One more note about my late father-in-law, Jim Mauldin. He had American Indian heritage on his mother's side, of which he was very proud, although we don't know much of the particulars.

It is fitting that his funeral was held very close to an Indian site that intrigued him: the Nodoroc or "mud volcano" in Barrow County. Click through to see a map; the Smith Funeral Home is the long L-shaped building to the left (west) of Barrow Memorial Gardens.


1999 Isuzu Rodeo and Honda Passport
Silencing keyless entry chirp
Disabling horn used by anti-theft alarm

In memory of Jim Mauldin, today I'll publish an automotive tip — pertaining, in fact, to his car, which I had borrowed for a few days.

Problem #1: The horn chirped every time I used the keyless remote entry system to lock or unlock the car. This noise was unwelcome. I wanted to program it to stay quiet.

Solution: The procedure given on PlanetIsuzoo is the following, slightly different from what is in the instruction manual:


This procedure is for turning the Arm/Disarm confirmation chirp ON or OFF. All steps must be followed carefully. It may take several attempts to sucessfully perform this procedure. Perform these steps as quickly as possible.

1: Close all doors

2: Open the driver's door

3: Insert key in the driver's door lock.

4: Turn key to lock-center-unlock (left-center-right) 3 times, in one-second intervals

5: Close and open the driver's door 2 times, in one second intervals. (Door pin switch may be toggled instead.)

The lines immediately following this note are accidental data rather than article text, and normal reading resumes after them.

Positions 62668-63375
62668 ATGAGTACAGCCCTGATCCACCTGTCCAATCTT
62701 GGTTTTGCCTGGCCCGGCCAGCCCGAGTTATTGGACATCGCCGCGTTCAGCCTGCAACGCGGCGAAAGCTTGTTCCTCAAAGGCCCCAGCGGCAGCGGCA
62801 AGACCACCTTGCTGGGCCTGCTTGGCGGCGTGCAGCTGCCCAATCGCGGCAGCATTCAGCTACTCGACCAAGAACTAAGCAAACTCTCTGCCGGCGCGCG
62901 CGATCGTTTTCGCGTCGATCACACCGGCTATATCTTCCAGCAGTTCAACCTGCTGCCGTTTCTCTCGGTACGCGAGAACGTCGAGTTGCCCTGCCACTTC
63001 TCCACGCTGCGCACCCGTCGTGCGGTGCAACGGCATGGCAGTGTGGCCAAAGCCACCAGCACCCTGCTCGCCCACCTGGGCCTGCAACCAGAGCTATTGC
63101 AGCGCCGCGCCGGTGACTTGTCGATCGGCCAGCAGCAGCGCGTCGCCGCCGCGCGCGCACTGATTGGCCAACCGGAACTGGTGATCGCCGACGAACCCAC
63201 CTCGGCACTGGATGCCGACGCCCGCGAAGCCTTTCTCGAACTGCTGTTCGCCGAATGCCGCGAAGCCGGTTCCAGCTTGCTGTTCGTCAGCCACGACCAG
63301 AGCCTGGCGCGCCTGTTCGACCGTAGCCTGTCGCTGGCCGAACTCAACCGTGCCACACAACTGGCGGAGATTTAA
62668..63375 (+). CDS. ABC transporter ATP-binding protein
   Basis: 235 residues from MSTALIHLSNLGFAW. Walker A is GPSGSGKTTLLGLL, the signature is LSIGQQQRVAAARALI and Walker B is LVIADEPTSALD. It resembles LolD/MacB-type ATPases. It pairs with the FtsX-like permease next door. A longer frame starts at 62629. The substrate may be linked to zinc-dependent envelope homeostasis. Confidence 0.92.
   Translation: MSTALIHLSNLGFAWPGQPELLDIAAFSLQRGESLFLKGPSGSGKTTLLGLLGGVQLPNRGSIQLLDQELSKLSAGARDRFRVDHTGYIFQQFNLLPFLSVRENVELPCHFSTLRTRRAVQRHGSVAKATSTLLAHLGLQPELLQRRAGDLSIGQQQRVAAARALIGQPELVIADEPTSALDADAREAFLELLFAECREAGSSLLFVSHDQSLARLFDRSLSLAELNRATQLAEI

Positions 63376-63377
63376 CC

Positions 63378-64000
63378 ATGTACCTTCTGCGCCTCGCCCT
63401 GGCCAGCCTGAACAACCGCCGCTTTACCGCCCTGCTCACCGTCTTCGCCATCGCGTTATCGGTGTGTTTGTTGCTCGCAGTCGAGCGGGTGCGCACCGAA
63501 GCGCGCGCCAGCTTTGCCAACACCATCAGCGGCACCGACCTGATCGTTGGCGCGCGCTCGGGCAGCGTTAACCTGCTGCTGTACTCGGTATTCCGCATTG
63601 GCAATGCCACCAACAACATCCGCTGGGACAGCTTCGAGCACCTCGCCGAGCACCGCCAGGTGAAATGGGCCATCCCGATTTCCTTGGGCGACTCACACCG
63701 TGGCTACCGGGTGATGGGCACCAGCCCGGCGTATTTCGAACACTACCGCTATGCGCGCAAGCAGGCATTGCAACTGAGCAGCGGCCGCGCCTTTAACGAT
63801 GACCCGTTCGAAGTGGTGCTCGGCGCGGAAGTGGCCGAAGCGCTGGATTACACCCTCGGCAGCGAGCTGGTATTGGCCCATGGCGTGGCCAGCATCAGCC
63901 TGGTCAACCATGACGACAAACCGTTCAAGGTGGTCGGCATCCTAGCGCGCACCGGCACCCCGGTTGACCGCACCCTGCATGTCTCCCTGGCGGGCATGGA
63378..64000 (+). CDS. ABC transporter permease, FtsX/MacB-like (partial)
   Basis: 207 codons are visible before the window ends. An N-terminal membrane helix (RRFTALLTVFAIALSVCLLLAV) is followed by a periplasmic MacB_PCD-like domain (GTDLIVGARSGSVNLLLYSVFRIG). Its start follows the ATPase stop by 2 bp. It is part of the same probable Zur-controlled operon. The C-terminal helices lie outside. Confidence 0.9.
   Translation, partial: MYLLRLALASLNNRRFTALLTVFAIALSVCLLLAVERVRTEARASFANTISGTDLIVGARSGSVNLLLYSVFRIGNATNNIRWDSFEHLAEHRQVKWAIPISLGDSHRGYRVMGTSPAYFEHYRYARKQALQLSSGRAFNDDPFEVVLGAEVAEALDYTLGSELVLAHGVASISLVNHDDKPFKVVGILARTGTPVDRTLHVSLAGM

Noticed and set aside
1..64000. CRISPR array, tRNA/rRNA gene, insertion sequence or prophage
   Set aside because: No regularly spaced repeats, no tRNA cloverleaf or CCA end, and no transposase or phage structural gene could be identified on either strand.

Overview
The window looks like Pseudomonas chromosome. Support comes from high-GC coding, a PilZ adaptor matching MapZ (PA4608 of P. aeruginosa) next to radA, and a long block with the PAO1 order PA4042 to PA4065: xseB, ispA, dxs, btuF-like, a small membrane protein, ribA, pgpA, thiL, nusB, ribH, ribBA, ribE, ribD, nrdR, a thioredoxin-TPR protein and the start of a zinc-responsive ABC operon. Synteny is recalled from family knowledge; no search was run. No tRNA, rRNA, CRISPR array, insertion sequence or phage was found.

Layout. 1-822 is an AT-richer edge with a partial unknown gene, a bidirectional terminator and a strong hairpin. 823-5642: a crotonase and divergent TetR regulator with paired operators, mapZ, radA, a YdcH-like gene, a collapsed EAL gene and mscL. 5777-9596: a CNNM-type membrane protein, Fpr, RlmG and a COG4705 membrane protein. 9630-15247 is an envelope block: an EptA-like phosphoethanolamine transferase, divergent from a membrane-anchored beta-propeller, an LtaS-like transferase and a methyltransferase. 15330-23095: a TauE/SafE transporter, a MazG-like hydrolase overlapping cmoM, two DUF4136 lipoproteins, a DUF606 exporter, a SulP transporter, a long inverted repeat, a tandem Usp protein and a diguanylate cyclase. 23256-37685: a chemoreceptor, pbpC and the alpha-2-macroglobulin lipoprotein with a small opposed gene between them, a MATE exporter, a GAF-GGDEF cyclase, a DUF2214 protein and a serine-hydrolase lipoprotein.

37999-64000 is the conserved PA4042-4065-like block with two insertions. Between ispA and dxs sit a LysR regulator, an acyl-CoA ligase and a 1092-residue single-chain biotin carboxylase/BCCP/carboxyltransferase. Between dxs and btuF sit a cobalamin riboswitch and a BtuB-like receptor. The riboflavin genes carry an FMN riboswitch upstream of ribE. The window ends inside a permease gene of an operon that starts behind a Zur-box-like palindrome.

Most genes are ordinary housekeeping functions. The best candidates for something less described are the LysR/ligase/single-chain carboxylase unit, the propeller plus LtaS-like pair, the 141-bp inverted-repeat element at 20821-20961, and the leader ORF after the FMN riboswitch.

6: Turn key to lock-center-unlock (left-center-right) 3 times, in one-second intervals

7: Close and open the driver's door. RESPONSE: The doors will lock and unlock 1 time.

My added remarks: You will have to try this several times. For me, the fifth and fastest attempt was the one that worked, as shown by a response from the electric door locks. This is an example of what I call "using a human being as a serial UART" — a microcontroller wants a series of pulses, so why not have a human being generate them? Fortunately, most microcontroller engineers have wisely moved away from this practice.

Problem #2: The anti-theft system was occasionally false-triggering, embarrassing me with blinking lights and a honking horn.

Solution: I learned that the alarm system has its own horn (also used for the keyless entry chirps) and concluded that it would be enough to silence the alarm (letting it continue to blink the lights if it went off). That would give me some anti-theft protection and give me time to diagnose the real cause of the problem.

The alarm horn is not the one behind the front grille. It is just inside the passenger side fender, under the hood, right under the open-hood sensor. I disconnected it. Peace and quiet! (And blinking lights, occasionally!)


James Elmo Mauldin, Jr., 1938-2013